News from Madison

By Representative Jim Steineke 5th Assembly District representative and Republican majority leader of the state Assembly.
As an elected official, I must face the voters every two years to see if you all approve of the laws we’ve put into place. This accountability is what keeps my colleagues and me grounded when making decisions in Madison. I strive to run an accessible office and I welcome feedback on every vote I cast.
Wisconsin’s economy is seeing steady, lasting growth. Our unemployment rate is at its lowest point since 2000. We were named the tenth best state for business by Chief Executive magazine, up from 41st before Republicans took back control of state government in 2011. Wisconsin families are seeing their personal income growth continue to rise. There’s little question: Wisconsin workers are reaping the benefits of conservative leadership and reforms.
As we continue to prioritize an atmosphere in Wisconsin that is conducive to job creation and business growth, it has become increasingly clear that our regulatory environment is in need of some changes.
Wisconsin’s regulatory environment is heavily impacted by state agencies, such as the Department of Transportation or the Department of Natural Resources. In many ways, these agencies have the ability to create regulations that carry the same weight as laws passed by the legislature. The obvious problem with this model is, unlike elected public officials, these agencies and bureaucrats have no accountability to the people of Wisconsin to guide their rule-making process.
This problem has prompted the REINS – Regulations from the Executive in Need of Scrutiny – Act, which will make several changes that will improve the transparency of the administrative rulemaking process. This bill was approved by the Senate earlier this month, and as the Majority Leader of the state Assembly, I’m committed to bringing it to the floor for a vote in June. The REINS Act will provide critical legislative oversight to agency rules as the legislature will now be able to vote on costly regulations. It also puts into place mechanisms to allow the legislature to hit the pause button, or even block a rule if it’s determined a proposed regulation is too costly or simply a bad deal for taxpayers.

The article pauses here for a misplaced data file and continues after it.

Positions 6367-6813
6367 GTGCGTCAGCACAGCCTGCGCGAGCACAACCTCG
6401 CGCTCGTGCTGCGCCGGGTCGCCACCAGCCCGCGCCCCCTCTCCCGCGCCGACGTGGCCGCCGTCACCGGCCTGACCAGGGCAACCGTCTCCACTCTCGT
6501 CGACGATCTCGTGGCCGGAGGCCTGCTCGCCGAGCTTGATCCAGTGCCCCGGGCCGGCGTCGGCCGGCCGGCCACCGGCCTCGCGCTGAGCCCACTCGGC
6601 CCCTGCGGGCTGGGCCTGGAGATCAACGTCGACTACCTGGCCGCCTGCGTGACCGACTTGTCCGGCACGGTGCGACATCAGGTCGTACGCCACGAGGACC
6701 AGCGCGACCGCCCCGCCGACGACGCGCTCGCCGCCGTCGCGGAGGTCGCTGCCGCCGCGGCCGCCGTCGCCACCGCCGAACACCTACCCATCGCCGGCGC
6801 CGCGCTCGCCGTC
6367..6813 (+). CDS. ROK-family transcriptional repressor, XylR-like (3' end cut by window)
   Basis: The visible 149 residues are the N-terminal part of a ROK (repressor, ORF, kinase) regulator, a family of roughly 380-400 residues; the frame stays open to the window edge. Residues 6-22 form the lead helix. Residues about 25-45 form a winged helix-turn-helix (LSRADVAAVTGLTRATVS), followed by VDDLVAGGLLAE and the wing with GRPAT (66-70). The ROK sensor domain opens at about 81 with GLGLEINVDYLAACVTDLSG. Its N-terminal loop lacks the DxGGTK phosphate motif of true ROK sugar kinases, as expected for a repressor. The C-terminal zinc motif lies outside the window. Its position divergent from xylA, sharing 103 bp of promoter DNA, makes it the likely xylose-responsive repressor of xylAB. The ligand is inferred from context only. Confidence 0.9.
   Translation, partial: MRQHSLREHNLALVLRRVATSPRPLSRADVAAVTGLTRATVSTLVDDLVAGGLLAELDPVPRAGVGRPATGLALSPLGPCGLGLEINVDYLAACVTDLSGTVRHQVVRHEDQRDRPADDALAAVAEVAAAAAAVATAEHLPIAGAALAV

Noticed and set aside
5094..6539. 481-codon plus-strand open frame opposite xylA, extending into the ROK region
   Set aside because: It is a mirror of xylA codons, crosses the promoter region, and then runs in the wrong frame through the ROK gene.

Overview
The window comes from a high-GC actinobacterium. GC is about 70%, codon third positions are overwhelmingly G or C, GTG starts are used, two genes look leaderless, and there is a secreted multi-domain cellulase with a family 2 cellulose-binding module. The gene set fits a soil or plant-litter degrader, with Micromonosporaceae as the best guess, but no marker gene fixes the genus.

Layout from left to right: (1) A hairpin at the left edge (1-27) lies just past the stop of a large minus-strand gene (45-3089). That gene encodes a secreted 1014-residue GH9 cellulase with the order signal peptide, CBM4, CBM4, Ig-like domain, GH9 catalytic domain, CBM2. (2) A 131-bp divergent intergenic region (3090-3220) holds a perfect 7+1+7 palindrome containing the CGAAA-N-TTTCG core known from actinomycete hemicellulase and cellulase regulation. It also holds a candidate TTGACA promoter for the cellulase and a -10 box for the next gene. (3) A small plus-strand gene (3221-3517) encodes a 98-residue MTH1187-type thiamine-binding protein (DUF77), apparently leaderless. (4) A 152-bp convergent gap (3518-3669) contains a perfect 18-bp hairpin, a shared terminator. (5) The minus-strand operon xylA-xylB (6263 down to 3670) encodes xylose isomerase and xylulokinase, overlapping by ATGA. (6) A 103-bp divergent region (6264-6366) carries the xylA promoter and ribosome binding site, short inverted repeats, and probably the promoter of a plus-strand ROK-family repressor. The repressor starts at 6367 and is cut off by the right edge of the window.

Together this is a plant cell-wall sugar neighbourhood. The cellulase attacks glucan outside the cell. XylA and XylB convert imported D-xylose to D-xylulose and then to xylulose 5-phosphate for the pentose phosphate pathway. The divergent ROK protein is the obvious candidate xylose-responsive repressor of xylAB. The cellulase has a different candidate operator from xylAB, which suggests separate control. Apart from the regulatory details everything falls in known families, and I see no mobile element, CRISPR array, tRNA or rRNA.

This is a good starting point. The next logical step is to look at the volumes upon volumes of regulations that already exist here in Wisconsin. As a state, we not only need reform for how rules and regulations are created, but we also need to have the ability to go back and review the rules already on the books.
If you can believe it, the current structure allows bureaucrats to set rules that can be in place forever, with limited public input. Wisconsin’s regulations need to be reviewed from time to time to ensure they are not over-burdensome and that they are doing what they were intended for. Many states provide a sunset provision on rules, requiring legislative action for the rule to continue after a set amount of time. If a rule does what it is supposed to do and costs what it is supposed to cost, it can easily be renewed any number of times. I think it’s time for Wisconsin to start exploring a review process similar to other states.
By returning some of the responsibility of rule-making back to elected officials, I believe Wisconsin’s regulations will more closely align with the needs of our constituents rather than whims of individuals within state agencies. Ridding our state of excessive red tape will inevitably result in a stronger climate in which our economy can grow. All levels of government, and especially all laws, should get routine inspections by the general public to make sure they are, in fact, working for you.